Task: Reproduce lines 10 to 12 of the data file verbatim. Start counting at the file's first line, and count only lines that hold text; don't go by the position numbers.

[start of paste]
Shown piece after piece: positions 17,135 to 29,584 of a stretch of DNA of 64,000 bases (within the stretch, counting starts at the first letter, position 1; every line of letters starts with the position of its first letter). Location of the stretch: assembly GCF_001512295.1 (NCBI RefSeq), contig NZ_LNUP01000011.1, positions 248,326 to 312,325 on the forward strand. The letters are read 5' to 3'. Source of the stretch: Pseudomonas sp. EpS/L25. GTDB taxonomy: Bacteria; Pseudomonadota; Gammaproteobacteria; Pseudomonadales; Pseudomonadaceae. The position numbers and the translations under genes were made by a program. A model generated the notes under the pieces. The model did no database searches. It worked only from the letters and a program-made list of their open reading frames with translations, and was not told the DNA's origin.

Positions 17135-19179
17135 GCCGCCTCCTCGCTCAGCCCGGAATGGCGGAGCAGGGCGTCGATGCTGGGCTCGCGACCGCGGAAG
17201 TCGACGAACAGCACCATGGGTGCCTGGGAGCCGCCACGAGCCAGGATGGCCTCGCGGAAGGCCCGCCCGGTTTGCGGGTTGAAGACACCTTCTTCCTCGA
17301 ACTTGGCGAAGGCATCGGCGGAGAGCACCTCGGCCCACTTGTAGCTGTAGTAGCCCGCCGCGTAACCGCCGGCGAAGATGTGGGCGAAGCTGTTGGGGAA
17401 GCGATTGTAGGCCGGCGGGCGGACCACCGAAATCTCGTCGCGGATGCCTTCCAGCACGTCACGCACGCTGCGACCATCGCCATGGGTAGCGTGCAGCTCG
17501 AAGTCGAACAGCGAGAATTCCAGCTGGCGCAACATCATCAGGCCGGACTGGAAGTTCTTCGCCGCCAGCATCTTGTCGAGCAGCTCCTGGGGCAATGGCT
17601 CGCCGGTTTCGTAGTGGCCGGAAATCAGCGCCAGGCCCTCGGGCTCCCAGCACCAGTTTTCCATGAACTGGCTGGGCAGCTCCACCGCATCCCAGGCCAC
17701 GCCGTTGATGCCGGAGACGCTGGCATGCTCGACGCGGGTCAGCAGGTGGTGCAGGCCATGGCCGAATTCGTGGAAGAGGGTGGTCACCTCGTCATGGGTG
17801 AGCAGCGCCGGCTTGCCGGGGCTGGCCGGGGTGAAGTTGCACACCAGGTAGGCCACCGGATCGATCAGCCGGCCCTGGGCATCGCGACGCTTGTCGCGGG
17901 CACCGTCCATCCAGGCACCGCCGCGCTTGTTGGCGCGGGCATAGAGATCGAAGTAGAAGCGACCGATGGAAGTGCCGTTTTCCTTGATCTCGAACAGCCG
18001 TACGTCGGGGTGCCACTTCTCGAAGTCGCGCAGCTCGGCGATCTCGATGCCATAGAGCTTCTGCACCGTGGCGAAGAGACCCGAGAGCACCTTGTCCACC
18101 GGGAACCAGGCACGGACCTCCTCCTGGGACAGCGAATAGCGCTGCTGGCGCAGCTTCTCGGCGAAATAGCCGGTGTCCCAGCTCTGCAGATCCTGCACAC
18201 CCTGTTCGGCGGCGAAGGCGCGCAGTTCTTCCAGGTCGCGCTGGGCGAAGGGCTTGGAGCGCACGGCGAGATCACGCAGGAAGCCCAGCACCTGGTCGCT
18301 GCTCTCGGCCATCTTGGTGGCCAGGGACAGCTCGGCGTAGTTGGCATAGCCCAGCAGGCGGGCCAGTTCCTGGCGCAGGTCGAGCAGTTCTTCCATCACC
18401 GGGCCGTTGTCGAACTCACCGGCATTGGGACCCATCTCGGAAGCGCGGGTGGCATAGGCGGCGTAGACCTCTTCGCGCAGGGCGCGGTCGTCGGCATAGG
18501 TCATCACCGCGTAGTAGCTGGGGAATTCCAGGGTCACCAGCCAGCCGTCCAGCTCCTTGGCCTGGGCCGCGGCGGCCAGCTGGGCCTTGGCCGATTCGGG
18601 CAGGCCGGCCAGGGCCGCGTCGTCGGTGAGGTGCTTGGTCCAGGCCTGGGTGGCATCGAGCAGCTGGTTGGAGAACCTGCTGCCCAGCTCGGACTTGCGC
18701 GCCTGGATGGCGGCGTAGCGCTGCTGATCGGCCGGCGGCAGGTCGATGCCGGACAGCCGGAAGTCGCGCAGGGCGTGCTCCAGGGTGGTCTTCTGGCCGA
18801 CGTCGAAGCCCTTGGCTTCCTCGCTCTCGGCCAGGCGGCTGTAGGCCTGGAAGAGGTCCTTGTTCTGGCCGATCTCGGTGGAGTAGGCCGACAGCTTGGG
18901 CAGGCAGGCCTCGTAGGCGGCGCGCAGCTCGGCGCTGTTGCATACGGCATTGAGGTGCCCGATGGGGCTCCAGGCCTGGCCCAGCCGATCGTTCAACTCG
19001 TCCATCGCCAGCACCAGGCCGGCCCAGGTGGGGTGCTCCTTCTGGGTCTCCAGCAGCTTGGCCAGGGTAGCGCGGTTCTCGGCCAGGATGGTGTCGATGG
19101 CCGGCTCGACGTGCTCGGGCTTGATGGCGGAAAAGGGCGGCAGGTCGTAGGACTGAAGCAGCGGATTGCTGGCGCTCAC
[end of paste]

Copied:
17801 AGCAGCGCCGGCTTGCCGGGGCTGGCCGGGGTGAAGTTGCACACCAGGTAGGCCACCGGATCGATCAGCCGGCCCTGGGCATCGCGACGCTTGTCGCGGG
17901 CACCGTCCATCCAGGCACCGCCGCGCTTGTTGGCGCGGGCATAGAGATCGAAGTAGAAGCGACCGATGGAAGTGCCGTTTTCCTTGATCTCGAACAGCCG
18001 TACGTCGGGGTGCCACTTCTCGAAGTCGCGCAGCTCGGCGATCTCGATGCCATAGAGCTTCTGCACCGTGGCGAAGAGACCCGAGAGCACCTTGTCCACC